Market Timing With Ten Month Moving Average: Tactical Asset Allocation Backtest Part 2

Published: July 3, 2018 at 9:43 am

Last Updated on December 28, 2021 at 6:47 pm

As mentioned last week, I am starting a new series on tactical asset allocation techniques based on market timing. In this first part, we looked at the index PE (price to earnings ratio) as a buy/sell signal. In the second part, we consider the ten-month moving average (10 MMA) of the Index price.

There are still many aspects of the PE timing model that needs to be considered. We shall get to this over the weekend. Before we begin, please be sure to read and view the disclaimer below.

Warning and Disclaimer

The following is to be treated as investment research based on past data unrepresentative of practical implementation and is not investment advice. They do not factor in behavioural/emotional aspects associated with investing. If you do not know how to understand a backtest result, evaluate its disadvantages, then please, please DO NOT play with your money using market timing.  Please watch this video before proceeding further.

What is meant by tactical asset allocation (TAA)?

Asset allocation is the ratio of much equity, fixed income, gold, cash etc. is present in a portfolio. We will only consider equity and fixed income in this study. Tactical asset allocation (TAA) refers to changing these allocations based on certain factors or indicators.

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What is market timing?

It is a technique to reduce portfolio risk and/or enhance portfolio returns by changing asset allocation based on our reading of where the market will head in the near future. This can be the stock market, bond market, gold market etc.

Is tactical asset allocation necessary?

Yes, as the risk associated with a portfolio must be systematically reduced or contained to ensure we have enough money for our future needs.

Is market timing necessary?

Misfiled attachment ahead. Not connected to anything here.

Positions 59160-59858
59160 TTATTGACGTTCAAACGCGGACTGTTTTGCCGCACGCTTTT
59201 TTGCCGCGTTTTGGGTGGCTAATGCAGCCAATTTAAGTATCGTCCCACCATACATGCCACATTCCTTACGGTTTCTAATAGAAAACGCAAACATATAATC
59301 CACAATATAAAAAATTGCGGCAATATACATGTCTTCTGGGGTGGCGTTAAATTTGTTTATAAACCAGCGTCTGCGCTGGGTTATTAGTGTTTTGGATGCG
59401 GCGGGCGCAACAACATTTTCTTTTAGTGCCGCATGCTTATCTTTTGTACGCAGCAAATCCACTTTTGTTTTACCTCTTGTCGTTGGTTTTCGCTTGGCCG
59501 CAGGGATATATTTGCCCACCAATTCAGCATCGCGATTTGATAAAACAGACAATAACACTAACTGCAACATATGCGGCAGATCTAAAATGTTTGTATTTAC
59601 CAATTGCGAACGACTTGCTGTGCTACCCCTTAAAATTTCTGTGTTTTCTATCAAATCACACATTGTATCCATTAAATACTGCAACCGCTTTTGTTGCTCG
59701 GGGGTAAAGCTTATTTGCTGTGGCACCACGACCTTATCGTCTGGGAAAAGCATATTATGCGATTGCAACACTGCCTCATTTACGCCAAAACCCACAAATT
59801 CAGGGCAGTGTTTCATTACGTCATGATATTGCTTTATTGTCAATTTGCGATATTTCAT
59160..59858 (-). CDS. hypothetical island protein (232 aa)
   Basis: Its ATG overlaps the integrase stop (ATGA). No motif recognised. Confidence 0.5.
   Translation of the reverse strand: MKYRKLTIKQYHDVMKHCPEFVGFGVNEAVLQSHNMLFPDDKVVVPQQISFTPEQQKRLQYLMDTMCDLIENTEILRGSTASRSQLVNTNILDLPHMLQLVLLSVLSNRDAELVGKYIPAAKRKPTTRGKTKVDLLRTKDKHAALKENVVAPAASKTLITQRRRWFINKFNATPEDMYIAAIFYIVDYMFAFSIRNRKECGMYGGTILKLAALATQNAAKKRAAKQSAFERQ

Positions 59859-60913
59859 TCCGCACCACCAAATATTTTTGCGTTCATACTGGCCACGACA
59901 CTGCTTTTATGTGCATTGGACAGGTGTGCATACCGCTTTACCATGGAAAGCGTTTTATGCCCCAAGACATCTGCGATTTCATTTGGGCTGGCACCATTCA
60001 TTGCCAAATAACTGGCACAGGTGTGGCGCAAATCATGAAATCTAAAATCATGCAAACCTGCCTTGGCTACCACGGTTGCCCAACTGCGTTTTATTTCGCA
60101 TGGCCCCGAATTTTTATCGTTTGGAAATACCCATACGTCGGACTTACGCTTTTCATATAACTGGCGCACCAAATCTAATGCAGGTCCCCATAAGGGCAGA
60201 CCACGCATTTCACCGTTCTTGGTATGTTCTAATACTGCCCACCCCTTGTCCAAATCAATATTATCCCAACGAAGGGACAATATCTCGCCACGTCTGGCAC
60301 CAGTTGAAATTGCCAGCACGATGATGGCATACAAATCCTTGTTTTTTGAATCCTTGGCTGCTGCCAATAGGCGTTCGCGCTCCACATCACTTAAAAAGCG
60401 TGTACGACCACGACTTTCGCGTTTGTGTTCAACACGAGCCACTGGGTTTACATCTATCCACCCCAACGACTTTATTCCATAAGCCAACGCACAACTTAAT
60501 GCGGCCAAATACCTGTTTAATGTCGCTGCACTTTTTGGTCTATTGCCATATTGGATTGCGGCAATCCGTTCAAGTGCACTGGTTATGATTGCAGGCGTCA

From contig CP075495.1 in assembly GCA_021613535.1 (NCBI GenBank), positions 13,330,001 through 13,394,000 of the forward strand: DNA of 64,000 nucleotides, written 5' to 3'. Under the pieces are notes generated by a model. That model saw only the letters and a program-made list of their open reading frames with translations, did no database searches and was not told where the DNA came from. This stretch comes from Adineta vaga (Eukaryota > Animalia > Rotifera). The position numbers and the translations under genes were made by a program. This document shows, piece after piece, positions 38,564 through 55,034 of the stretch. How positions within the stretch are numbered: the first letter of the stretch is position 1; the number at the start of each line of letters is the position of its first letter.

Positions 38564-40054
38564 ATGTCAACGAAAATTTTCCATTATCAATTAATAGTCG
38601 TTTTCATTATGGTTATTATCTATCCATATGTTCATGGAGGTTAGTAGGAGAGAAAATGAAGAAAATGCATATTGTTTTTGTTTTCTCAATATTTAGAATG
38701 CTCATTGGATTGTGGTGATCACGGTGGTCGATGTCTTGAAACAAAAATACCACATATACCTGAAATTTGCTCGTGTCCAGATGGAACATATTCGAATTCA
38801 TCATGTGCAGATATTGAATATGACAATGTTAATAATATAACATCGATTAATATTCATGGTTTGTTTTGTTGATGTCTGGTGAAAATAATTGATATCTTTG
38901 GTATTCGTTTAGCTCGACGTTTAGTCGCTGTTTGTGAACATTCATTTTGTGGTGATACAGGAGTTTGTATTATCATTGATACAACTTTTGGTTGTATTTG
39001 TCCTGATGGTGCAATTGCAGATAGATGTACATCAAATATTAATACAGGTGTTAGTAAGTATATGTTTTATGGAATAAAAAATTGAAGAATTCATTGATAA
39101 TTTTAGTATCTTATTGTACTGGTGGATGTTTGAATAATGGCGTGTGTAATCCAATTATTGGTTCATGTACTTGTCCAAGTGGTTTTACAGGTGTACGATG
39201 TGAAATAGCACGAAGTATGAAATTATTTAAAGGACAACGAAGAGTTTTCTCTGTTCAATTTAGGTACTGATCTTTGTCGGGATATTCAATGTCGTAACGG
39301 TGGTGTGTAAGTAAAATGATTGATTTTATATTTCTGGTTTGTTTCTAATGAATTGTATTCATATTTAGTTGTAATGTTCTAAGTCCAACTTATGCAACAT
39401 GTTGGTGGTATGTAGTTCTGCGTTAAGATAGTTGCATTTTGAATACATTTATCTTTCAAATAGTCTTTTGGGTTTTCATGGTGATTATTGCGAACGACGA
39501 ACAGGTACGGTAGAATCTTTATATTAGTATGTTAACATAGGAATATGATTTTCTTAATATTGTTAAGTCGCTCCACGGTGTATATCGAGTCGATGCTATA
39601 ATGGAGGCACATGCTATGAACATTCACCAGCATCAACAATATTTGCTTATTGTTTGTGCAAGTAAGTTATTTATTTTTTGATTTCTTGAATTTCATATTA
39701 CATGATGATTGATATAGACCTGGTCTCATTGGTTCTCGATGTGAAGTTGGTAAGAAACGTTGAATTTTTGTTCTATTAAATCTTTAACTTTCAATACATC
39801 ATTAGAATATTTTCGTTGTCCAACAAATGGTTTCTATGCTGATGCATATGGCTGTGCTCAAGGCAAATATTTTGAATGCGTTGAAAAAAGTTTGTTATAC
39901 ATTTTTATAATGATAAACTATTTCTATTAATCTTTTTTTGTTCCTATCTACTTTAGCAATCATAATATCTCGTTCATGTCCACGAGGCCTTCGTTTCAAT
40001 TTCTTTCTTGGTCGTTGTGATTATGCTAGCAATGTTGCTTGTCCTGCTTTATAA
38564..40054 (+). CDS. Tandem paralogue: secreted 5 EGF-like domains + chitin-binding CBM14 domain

No. Tactical asset allocation is necessary and one need not resort to market timing to do this. TAA is possible based on a target corpus associated with a financial goal. See: How to reduce risk in an investment portfolio and Do we need to time the market? The third part of this series is due.

Can we time the market?

Yes. However, realistic and reproducible market timing methods have often primarily reduced risk with or without return enhancement. See results here: Want to time the market with Nifty PE? Learn from Franklin Dynamic PE Fund and here: Is it possible to time the market?

To summarise, Can we time the market? Yes, we can. Do we need to time the market, No, there is no need to. If you do not understand this difference, please do not proceed further.

What is a ten-month moving average (10 MMA)?

You take the closing price on the 1st of the previous ten months and average them. Of course, there is nothing special about the first and the average could be taken on any day of the month.  You take buy or sell decisions (see below) based on whether the current price is less than or greater than the 10MMA.

Why is an average such as 10MMA used?

Daily market price movements have too many ups and downs. This “noise” makes it difficult to spot price trends. So different types of price averages are used to “smoothen” price movements and spot trends. See the picture below.

How is the 10MMA used?

The 10 MMA is pretty similar to the 200 day moving average. Making investment decisions based on moving averages is known as trend following. If the current price is above the last ten-month moving average, then we expect the future to be bullish and “go all in”. That is 100% equity and 0% fixed income.

If the current price is less than the ten-month moving average then we expect a bearish trend in nurture and exit. That is 0% equity and 100% fixed income. This is summarised in the picture below.

Market Timing With Ten Month Moving Average

These kinds of investment decisions come under the umbrella of momentum strategies.  That is we look for an upward momentum in price and invest and look for a downward momentum and exit. An upward (downward) movement for the last few days to few months can be expected to continue in the near future too. This assumption is the core idea behind a momentum strategy.